Be sure to false ground every circuit you can.
What do f… Lol
Unbelievable what some people do. Good find.
The metal screws in the bottom are no good either.
Thanks for that Robert. This was in the ceiling and I’ve seen boxes like this before, but how are they supposed to be properly supported? They have no nailing flanges and no designated fastener holes that I see. Are the just supposed to connect to conduit?
What is wrong with screws, How would you mount the box???
Good question. The box is required to have it’s mounting means on the outside or a recess for the screw on the inside to prevent contact between the screws and the conductors.
Although I’m not suggesting this box as a replacement you can see that it has be designed for the purpose as mentioned in 314.43.
Learned something new, and it’s so early yet. Thank you.
See it pays to be on the MB everyday.
If this was a metal box with out flanges would it be Ok then to mount this way.
Where could you use a box like the one shown ???
Cam did you open this box or was it opened already?
The reason behind this mounting requirement is the potential that the screws themselves could be energized should a ungrounded conductor short to the screw head. With a nonconductive enclosure, there is no ground fault path that would cause the OCPD to open.
Good eyes Robert!
I opened it. (yes I “bend the rules” at times. )
Several other issues in the home’s wiring made me a bit suspicious of who actually did the wiring. It was clearly a non-professional once this cover came off.
Gotcha. I was just curious. I have never opened a junction box. Perhaps I need to step up my game. Thanks Cam
I wonder as a home Inspector where do you stop.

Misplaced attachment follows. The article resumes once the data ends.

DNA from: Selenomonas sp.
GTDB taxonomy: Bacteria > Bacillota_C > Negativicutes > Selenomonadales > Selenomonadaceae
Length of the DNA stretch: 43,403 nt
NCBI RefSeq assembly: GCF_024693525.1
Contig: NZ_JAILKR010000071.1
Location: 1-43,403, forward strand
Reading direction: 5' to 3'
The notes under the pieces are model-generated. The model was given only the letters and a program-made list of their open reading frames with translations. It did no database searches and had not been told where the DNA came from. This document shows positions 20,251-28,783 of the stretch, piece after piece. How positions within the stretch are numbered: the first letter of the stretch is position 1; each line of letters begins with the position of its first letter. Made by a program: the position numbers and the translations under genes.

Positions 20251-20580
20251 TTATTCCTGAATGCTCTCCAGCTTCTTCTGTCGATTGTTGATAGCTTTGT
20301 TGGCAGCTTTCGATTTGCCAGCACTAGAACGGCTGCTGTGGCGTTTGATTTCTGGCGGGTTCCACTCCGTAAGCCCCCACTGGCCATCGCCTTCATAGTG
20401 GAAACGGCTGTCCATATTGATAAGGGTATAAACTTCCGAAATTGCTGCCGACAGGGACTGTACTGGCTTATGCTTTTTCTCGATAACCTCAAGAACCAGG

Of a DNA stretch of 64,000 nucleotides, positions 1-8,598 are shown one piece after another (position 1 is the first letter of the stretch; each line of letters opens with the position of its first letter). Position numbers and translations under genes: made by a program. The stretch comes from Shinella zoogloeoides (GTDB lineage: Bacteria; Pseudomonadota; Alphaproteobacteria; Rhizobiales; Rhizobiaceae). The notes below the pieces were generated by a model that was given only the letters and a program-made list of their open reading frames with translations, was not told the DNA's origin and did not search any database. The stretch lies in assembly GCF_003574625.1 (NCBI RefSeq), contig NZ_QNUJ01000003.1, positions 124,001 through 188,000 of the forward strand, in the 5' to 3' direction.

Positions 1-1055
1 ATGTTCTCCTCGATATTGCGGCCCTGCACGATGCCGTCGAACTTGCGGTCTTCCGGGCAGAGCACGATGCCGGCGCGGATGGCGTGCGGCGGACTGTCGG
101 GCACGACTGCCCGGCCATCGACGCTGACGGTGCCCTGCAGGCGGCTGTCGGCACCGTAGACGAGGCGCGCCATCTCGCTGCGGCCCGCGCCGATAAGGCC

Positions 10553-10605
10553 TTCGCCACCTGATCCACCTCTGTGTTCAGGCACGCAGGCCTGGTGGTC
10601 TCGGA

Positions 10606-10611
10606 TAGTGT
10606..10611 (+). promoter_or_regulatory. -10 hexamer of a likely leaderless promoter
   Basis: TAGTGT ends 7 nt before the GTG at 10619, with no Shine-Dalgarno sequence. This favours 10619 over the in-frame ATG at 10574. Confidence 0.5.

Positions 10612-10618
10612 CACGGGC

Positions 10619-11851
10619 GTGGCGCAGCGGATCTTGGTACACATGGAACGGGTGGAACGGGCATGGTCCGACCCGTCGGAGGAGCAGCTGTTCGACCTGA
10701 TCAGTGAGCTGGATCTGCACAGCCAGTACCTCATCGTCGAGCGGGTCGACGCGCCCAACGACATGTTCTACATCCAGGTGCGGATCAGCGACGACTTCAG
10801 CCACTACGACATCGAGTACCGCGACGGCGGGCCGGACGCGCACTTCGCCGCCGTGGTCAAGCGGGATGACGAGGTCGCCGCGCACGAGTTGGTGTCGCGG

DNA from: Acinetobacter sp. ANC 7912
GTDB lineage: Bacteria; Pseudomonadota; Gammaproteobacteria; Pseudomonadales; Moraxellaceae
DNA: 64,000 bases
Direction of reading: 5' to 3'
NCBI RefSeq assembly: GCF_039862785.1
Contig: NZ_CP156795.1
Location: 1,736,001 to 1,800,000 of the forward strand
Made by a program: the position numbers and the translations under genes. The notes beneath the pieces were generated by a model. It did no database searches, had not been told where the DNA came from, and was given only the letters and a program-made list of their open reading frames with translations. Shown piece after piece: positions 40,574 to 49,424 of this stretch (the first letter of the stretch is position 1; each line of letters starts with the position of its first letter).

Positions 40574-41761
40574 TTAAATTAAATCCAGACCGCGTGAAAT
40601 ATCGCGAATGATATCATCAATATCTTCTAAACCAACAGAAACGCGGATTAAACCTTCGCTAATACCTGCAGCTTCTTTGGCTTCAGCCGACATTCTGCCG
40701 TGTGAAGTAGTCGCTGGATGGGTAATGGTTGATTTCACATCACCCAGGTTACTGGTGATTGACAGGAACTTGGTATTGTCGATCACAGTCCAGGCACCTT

Do you open some boxes and not others .
Do you feel you are qualified to make that decesion.
Does your SOP say you can open some boxes?
Nothing infuriates me more than a post like this. I am just not going to respond because at this point, it wouldn’t be very nice. Ill respond later.
Sorry but I as a retired electrician I did not go around opening boxes .
I also did not move china cabinets.
I just want you and others to think is it a good idea for Home Inspectors to be opening boxes .
The choice is yours ,I do hope you have the correct answers if you ever get in Court.
Roy, do you take the cover off of the service panel; and the distribution panels?
Actually, I agree with Roy. I do not open junction boxes at 99% of my inspections. But this was a 10" x 10" box above the main panel in a home with many red flags in the electrical system. I definitely take on liability if I open one junction box, because I’m not opening all of them. You could argue though that if no problems were found and no pictures were taken it would be nearly impossible to prove whether or not an inspector did open junction boxes or not.
I personally don’t get too uptight about these things because the reality is even opening the cover of an electrical panel goes beyond our SOP. It isn’t common that I would do something like this, but there were enough other indicators which made me make the judgment call. I would not encourage new inspectors, or for that matter any inspector, to open junction boxes, light switches or outlet covers willy-nilly. Do the visual inspection to the SOP and then use your judgment about how much deeper you would choose to go, if at all.
All legitimate questions:
- We each stop when we’ve reached the level of liability we are willing to take on. That point is different for different inspectors, but one thing is sure, no inspector is void of all liability from going beyond SOP. The moment you touch something you are taking on liability or the possibility of a claim.
- Absolutely… at times. There are many scenarios one could imagine where removing the junction box cover would be totally benign and yet beneficial.
- After a certain level of experience most inspectors would feel completely comfortable making that decision. It’s a very subjective decision and you’re the only one that can make it for you.
- I don’t know of any SOP which restricts the opening of junction boxes, subpanels, or main panels. Most SOPs allow inspectors to go beyond standard requirements if they choose to.